Legal Corner: Employer unfairly failed to offer a right of appeal

27th Jul 2018
Legal Corner: Employer unfairly failed to offer a right of appeal

As the rules relating to an individual’s immigration status have been tightened, employers have had to be more careful about ensuring that its employees have the right to work in the UK. An employer who continues to employ someone after their entitlement to work has expired leaves themselves open to potentially significant penalties. However, an employer’s need to ensure that it fully adheres to the rules can sometimes lead to difficult situations, as was the case in Afzal v East London Pizza Ltd (ELP) trading as Dominos Pizza [2018] UKEAT/0265/17.

Afzal had worked for ELP since 2009, initially as a delivery driver but by 2016 had become an Assistant Manager and a Manager in training. He was from Pakistan, but in 2011 he acquired time-limited leave to work in the UK by virtue of his marriage to a European national. This expired on August 12 2016, however from July 15, 2016, he was entitled to apply for a document evidencing his right to a permanent residence that would continue his right to work, having been a permanent resident for five years.

ELP was used to dealing with employee immigration matters and an HR officer, Cunningham, wrote to Afzal in June and July 2016 reminding him that he needed to provide evidence that he had made an in-time application, and should do so before August 11 to avoid last minute problems. That application would continue his right to work and to be employed. Unfortunately, Afzal did not respond to Mr Cunnigham until 4.28pm on August 12, 2016, when he sent an email with two attachments which he said contained evidence of his application and therefore his continued right to work. Cunnigham could not open the attachments. Therefore, ELP did not have any evidence that an in-time application had been made byAfzal. Cunningham was so concerned about the risk of continuing to employ Afzal after that date, that he posted him a letter on August 12, 2016, informing him that he had been dismissed. No procedure was followed prior to the dismissal, and Afzal was not given a right of appeal.

Afzal brought a claim of unfair dismissal against his former employer. He argued that a failure to provide him with an appeal meant that the dismissal was unfair, as it would have become clear during the appeal process that he had continued to have a right to work in the UK and that the decision to dismiss was therefore incorrect. ELP argued that Afzal was dismissed not because his employment was in fact prohibited by law, but because it genuinely believed that to be the case on August 12 2016. The Employment Judge found that it was reasonable for them to have believed this, and to have acted swiftly in dismissing Afzal for fear of the risk of criminal and civil penalties. He went on to hold that whilst it was generally good employment practice to afford a right of appeal, the failure to do so, in this case, did not render the dismissal unfair, because ‘there was nothing to appeal against’ since the issue was whether ELP had a reasonable belief on 12th August 2016, which they clearly did.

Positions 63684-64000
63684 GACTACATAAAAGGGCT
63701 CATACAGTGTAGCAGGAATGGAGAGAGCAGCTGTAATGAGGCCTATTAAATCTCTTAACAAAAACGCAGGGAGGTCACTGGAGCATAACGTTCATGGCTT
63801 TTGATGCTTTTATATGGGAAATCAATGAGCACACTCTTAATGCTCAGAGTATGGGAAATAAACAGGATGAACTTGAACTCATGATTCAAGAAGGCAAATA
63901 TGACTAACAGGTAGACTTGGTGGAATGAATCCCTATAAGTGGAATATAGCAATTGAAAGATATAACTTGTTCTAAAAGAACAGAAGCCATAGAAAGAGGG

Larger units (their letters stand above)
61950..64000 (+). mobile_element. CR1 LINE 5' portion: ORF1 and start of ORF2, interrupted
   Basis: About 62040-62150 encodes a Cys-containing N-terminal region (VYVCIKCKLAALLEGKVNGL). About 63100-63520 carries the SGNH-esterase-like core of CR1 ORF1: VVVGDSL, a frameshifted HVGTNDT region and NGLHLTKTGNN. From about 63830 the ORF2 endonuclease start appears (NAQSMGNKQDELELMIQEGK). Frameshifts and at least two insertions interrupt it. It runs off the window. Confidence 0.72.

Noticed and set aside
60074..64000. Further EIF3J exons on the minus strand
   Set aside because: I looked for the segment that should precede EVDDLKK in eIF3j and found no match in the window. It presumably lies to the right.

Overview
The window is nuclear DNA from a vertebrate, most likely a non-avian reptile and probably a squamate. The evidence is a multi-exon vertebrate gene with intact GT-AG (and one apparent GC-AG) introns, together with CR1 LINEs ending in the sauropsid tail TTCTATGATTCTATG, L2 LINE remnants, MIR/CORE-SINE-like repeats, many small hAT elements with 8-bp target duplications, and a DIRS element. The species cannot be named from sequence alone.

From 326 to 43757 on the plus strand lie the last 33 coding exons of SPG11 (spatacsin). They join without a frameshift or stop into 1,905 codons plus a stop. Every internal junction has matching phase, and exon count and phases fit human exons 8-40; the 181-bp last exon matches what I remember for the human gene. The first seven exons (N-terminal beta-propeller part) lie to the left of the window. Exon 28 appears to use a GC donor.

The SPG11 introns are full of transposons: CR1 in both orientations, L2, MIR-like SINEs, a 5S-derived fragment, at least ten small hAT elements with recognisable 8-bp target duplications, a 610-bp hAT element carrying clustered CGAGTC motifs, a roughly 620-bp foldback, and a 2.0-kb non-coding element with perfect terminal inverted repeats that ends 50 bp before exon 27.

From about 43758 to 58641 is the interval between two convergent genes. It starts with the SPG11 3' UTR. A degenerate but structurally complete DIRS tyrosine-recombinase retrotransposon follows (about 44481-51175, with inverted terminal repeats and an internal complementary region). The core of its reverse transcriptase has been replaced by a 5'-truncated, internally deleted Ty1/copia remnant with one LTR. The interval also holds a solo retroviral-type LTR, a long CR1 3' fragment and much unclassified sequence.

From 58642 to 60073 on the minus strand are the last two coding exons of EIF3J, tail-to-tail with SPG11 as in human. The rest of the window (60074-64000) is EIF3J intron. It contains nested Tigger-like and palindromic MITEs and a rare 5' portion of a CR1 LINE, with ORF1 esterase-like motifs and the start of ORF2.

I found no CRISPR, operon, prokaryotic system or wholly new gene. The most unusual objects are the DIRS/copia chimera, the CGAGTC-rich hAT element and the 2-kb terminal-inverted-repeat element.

Afzal appeal to the Employment Appeal Tribunal and was successful. The judge found that whilst it was reasonable to dismiss on August 12, 2016, based on the information available, that information was, in fact, wrong and an appeal process would have highlighted that. The dismissal could, therefore, have been rescinded. ELP’s argument that it was impossible to reinstate Afzal if evidence was provided of his right to work after the expiry of the relevant period was considered to be wrong. The judge considered that the dismissal was likely to be unfair, but felt that that judgment, in addition to issues of remedy, should be considered again by the Employment Tribunal.

In the final paragraph of his judgment, the judge gave some advice to employers about the importance of affording a right of appeal in cases like this. He noted that the period immediately before a right to work expired was often an anxious time when documents might be hard to locate or information provided that might ultimately be found to be inaccurate. An appeal process allows an opportunity for issues to be looked at in a slightly calmer manner and possibly for decisions to be reversed. It also goes without saying that an employee must do all that he can to ensure that he provides his employer with up to date information as promptly as possible to avoid a situation where they mistakenly believe that he cannot continue to be employed.

Safia Tharoo, Barrister, 42 Bedford Row, London

 

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